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SOFC chair discusses support for student groups 'beyond the financial means' at DSG Senate meeting

<p>The DSG Senate heard updates on student group funding at its Sept. 30 meeting.</p>

The DSG Senate heard updates on student group funding at its Sept. 30 meeting.

Duke Student Government Senators heard from sophomore Drew Flanagan, chair of the Student Organization Finance Committee, at their Wednesday meeting as he discussed a decline in funding to student groups and the current lack of annual budgets due to COVID-19.

As a result of the COVID-19 pandemic, SOFC has not yet released student groups’ annual budgets and is working with University Center Activities and Events to make headway on it next week, according to Flanagan.

Last year’s Senate approved an annual budget totaling $370,000, which would have been distributed in June. Disbursement was put on pause due to budgets being contingent on student enrollment, which varied based on location of residence during the summer, and pay structures, both of which were “moving targets for a long time,” Flanagan said.

Then, the SOFC underwent a “summer overhaul,” moving all their activity—including student group status changes, name changes and funding requests—to DukeGroups and taking over LAUNCH, which was responsible for “filtering of new groups and helping to articulate visions of students on campus,” he said. 

Integrating LAUNCH into SOFC, he explained, allows for a more streamlined and controlled process to amplify voices that go unheard or increase partnerships between student groups. 

“We are thinking: how do we support groups beyond the financial means?” Flanagan said. “How do we support them administratively?”

Asked by sophomore Hana Hendi, senator for services and sustainability, to elaborate on concrete steps SOFC may take to reach past the financial realm, Flanagan shared that SOFC would begin on Sunday to speak to executive boards of groups the group works closely with to hear their frustrations and questions that are not related to finance.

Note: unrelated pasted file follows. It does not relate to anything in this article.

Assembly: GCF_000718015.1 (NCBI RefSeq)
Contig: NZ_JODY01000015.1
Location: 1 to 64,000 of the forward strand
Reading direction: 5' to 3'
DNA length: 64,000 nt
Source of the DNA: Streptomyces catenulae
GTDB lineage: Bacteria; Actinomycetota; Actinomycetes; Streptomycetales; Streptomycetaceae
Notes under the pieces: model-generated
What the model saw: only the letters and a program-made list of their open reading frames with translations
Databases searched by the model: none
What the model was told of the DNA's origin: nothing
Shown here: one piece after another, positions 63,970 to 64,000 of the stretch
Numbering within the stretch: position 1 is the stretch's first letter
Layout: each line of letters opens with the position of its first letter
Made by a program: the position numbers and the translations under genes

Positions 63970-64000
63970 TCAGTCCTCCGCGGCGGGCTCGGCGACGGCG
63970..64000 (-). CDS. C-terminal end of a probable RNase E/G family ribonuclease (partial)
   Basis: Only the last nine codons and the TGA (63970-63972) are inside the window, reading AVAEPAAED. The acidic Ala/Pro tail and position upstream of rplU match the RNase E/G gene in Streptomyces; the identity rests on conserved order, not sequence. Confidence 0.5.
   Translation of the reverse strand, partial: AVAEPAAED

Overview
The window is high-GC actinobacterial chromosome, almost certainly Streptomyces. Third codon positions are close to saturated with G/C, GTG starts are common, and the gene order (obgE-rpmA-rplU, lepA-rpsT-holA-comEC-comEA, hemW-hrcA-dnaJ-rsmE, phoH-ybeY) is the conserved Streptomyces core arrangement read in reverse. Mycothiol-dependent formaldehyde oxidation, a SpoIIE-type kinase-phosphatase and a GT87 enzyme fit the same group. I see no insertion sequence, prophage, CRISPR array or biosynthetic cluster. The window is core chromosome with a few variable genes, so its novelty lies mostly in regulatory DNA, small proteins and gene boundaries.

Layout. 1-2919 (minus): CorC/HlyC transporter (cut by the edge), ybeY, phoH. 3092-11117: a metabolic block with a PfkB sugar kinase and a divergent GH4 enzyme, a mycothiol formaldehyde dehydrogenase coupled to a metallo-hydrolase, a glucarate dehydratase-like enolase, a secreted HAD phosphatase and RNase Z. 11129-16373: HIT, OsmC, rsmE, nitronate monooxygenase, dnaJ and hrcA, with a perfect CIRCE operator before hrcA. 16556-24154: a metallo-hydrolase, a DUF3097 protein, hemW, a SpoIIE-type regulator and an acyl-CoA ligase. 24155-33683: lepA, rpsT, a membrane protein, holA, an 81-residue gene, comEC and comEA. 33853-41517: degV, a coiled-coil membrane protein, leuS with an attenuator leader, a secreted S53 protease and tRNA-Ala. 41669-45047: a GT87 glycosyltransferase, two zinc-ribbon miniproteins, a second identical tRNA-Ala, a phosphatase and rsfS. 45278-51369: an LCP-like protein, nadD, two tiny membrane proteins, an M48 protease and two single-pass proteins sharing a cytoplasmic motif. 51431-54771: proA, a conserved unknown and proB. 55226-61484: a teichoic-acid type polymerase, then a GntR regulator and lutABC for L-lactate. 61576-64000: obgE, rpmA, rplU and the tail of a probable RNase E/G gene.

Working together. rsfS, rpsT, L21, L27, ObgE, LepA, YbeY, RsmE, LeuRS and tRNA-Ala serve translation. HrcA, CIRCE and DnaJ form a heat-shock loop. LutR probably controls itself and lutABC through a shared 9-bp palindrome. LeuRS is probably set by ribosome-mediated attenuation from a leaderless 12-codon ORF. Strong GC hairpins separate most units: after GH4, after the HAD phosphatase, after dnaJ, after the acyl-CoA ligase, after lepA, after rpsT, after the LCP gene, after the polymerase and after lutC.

SOFC is currently reviewing 40 new student group applications, he said, averaging about five groups per week. 

This semester, the Cultural Engagement Fund—overseen by the Center for Multicultural Affair and separate from SOFC—is unavailable to student groups, Flanagan said. The CEF provides financial support for student organization programming that promotes “arts, co-curricular education, health and safety, multiculturalism and diversity, University/community service, and/or cross-cultural collaboration,” according to the Student Affairs website.

Junior Aly Diaz, vice president of Durham and regional affairs, asked Flanagan what SOFC’s plans were for responding to the lack of funding and about the likelihood of the establishment of another cultural fund. He said the knowledge of the fund’s unavailability was new to him and that providing a solution would most likely involve all of DSG or Student Affairs.

“Some of that re-frameworking of what it means to support a student group needs to happen, especially now that the CEF is no longer available,” Flanagan said. “But right now, as quickly as we can, we are trying to understand what’s been available in the past to groups, what hasn’t been, and how we can help… The next two weeks are going to be a lot of discovery of what it is we currently don’t know.”

In other business:

Katherine Li, Trinity ’20 and Ubben fellow for student programs at the Duke Alumni Association, spoke to senators about alumni networking and shared two resources that the group offers students: Ask a Blue Devil and the Duke Alumni Network. 

Ask a Blue Devil, piloted last spring, is an online platform for students who have a question but may not know who to reach out to. The algorithm, Li explained, will match a student’s request with members of the Duke alumni community based on interests, topics, or city of residence and how active the alum is in responding.

The Duke Alumni Network is a database that allows students to find an alum based on filters such as career, city of residence, major and school, and then send them an email.

Li presented how to use both websites and what a sample first message to an alum could look like, encouraging senators to share these resources with other Duke students.

SOFC and DSG approved recognition for student group Design@Duke, which seeks to create an inclusive design community on campus. 

DSG, alongside more than 20 other student groups, will be co-sponsoring the Duke Voter Registration Blowout Oct. 1 from 7-8:30 p.m. 

Editor's note: This story has been updated to clarify that the Cultural Engagement Fund is not overseen by SOFC.

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